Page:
Tonguing and articulation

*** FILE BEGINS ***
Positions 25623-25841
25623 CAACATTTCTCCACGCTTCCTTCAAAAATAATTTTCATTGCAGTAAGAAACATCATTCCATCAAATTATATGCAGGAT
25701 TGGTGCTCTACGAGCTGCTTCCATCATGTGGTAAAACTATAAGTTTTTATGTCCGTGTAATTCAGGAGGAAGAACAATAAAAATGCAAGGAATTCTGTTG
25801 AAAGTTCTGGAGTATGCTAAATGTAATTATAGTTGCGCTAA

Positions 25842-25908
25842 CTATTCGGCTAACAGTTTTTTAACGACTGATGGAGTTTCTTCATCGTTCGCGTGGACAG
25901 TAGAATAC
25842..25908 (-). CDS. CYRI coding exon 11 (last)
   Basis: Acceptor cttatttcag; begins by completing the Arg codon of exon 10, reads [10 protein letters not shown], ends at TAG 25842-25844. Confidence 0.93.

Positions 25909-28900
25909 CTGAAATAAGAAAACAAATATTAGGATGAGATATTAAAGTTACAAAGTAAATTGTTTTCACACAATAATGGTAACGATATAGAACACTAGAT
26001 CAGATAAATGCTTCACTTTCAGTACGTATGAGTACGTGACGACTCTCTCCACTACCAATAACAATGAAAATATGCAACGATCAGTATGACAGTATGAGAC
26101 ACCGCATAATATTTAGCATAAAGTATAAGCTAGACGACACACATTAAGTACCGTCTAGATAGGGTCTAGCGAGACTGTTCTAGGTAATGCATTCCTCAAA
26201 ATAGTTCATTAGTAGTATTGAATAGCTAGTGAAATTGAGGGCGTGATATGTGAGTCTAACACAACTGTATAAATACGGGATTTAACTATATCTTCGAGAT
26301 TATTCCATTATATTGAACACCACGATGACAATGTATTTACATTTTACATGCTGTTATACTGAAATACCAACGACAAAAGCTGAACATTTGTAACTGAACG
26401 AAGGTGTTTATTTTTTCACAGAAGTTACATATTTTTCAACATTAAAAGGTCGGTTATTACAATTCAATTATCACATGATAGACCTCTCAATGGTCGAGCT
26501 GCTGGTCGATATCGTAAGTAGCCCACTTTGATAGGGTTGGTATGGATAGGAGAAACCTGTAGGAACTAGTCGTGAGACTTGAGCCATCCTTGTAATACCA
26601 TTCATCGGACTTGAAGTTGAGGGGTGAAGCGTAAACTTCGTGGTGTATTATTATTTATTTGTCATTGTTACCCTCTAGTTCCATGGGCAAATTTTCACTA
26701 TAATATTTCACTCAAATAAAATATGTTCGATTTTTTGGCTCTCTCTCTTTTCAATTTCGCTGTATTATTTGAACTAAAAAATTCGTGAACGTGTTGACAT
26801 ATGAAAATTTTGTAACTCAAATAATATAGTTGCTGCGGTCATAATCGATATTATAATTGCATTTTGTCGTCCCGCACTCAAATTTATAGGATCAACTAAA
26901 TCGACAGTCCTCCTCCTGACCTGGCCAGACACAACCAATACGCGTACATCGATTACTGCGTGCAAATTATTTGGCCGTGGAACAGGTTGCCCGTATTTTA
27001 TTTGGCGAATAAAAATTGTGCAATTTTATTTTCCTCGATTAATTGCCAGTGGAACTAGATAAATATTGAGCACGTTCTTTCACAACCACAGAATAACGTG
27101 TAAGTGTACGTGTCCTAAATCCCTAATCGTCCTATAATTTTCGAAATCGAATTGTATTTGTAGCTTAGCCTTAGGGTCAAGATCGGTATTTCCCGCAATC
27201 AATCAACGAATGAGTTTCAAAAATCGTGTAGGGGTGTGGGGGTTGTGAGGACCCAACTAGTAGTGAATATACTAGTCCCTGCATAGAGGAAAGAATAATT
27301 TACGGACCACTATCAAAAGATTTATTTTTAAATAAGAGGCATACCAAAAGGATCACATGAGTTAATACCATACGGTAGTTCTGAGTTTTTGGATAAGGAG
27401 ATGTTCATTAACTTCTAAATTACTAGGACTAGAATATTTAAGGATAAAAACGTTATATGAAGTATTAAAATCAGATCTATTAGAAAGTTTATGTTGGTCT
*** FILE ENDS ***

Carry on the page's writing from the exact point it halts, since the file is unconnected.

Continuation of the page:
The use of the tongue is an issue that keeps many saxophonists busy. How the tongue is used differs between classical saxophonists and jazz/pop saxophonists. One thing remains constant, and that is that the tongue plays an integral part in our performance of music, regardless of genre. Often the tongue is ignored when intonation is spoken of. The position of the tongue in your mouth has a lot to do with the timbre and intonation of your notes. For example: * Say the letter "A" really exaggerated, so that you form a kind of smile on your face. Do you notice how the tongue is raised toward the middle of your mouth? Do you notice how the tongue touches your teeth lightly on both sides? * Now blow gently. Do you notice how the air is flowing from your mouth? Straight and center isn't it? * Now play middle "c" on your saxophone with this position in mind. Notice how it sounds. Notice the timbre. * Now play middle "c" again but with tongue towards the bottom of your mouth. Just say "Duh" (like a doofus) :-). Notice how that sounds? The intonation dropped didn't it? * Now alternate back and forth between these tongue positions and take note as to what happens. The think the choice will be easily as far as the tone and intonation you'd rather have. Now with your tongue in the above "A" position, your tongue is kind of "balled-up", isn't it? The "tip" of your tongue is no longer a "tip", but nearly flattened and the outer edge of your tongue faces forward toward the back of your front teeth. Consider this example for a moment: An oboist, bassoonist, any double-reed player has 3 options as to where he/she may articulate. The upper reed, the lower reed, or between the upper and lower reeds. We saxophonists have only two options. We may articulate underneath the reed, or between the reed and mouthpiece. Tonguing between the reed and mouthpiece shortens the distance between the tongue and the point of articulation on the reed. Tonguing underneath the reed may be "more powerful", but it is also a longer distance and may be difficult to articulation quickly and softly. Try this experiment, if possible with a tape recorder, or a microphone attached to your computer, MP3 recorder, Mini-Disc player, whatever you have at your disposal. Record yourself playing repetitive staccato on one note the way you normally play, and then with this above "A" position. Behind the saxophone (where we all stand) we may not notice too much difference in sound and attack. But in front of the saxophone, the results may be astonishing. This "A" tonguing technique may feel awkward at first try, but with a little practice you may notice that you can tongue faster and cleaner this way. The main key here is that the distance between the tongue and the mouthpiece opening has been shortened. Give it a try! Have fun!

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